HighAltruist Has a high desire to help others learn, grow, and develop.
AverageRegulatory Able to balance and understand the need to have structure and order, but not paralyzed without it.
HighTheoretical Has a high interest level in understanding all aspects of a situation or subject.

Things to do to effectively communicate with Keslie Inman:

  • Provide testimonials from people seen as important and prominent.
  • Be certain to emphasize next action-steps.
  • Offer input on how to make the ideas become reality.
  • Free-up enough to be engaging, stimulating, and fast-paced.
  • Get to the point quickly and don't ramble.
  • Offer specific evidence about the probability of success or effectiveness of some of the options.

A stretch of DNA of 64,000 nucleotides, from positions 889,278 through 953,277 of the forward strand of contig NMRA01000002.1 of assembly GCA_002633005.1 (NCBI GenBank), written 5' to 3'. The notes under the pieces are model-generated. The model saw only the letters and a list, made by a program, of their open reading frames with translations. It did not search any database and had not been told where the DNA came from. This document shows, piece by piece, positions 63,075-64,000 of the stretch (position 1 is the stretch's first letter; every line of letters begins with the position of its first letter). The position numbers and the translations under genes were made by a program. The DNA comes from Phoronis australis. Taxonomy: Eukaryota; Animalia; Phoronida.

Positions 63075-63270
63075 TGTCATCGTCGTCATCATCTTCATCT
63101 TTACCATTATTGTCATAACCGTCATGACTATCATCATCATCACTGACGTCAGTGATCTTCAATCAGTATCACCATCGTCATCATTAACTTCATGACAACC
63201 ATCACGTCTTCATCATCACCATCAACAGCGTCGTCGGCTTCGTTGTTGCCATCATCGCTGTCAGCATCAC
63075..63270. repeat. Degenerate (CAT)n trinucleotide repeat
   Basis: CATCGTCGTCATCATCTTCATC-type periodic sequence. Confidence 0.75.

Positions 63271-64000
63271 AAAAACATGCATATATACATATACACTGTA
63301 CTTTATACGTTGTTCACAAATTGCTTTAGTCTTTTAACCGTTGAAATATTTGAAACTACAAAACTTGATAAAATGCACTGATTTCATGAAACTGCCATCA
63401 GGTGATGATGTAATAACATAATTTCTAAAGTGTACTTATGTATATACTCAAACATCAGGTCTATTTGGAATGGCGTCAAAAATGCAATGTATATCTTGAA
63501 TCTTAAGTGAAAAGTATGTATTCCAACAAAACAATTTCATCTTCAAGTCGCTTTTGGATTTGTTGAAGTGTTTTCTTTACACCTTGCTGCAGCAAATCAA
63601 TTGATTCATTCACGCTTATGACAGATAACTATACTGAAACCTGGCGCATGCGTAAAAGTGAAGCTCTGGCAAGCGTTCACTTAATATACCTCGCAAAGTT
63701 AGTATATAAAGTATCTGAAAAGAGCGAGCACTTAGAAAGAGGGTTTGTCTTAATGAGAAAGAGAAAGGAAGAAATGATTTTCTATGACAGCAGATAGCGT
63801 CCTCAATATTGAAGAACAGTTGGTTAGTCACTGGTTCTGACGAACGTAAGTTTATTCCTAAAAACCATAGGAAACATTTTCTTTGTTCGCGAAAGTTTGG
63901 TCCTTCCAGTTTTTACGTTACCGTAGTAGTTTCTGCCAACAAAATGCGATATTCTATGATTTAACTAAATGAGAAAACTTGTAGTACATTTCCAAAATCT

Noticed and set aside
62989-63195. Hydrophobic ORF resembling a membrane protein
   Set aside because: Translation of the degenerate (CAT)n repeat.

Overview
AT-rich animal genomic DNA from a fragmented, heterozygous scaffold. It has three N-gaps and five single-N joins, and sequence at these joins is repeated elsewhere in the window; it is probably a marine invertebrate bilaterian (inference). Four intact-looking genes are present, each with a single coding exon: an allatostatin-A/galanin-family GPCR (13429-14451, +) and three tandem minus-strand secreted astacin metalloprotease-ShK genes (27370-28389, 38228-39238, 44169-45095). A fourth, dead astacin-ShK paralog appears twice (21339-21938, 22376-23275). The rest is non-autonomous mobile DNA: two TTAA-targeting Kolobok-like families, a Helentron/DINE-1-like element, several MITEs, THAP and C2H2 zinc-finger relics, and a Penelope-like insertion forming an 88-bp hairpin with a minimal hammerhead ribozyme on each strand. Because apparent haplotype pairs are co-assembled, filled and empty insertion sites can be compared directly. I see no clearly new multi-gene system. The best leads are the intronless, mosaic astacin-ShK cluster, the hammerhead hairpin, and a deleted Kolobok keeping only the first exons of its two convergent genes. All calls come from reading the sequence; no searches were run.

• Be certain to conclude the communication with some modes of action and specific next-steps for all involved.

Things to avoid to effectively communicate with Keslie Inman:

  • Avoid leaving loopholes or vague issues hanging in the air.
  • When disagreeing, don't let it reflect on anyone personally.
  • Don't stick too rigidly to the agenda.
  • Don't 'dream' too much with the team or you'll lose time.
  • Don't come in with a ready-made decision, unless you are ready to accept changes.
  • Avoid being impersonal or judgmental.
  • Avoid wild speculations without factual support.

Zach Adams

DISC Style

Values/Drivers

AverageAesthetic Able to appreciate the benefit for balance and harmony without losing sight of the practical side of things.
Very HighEconomic Very competitive and bottom-line oriented.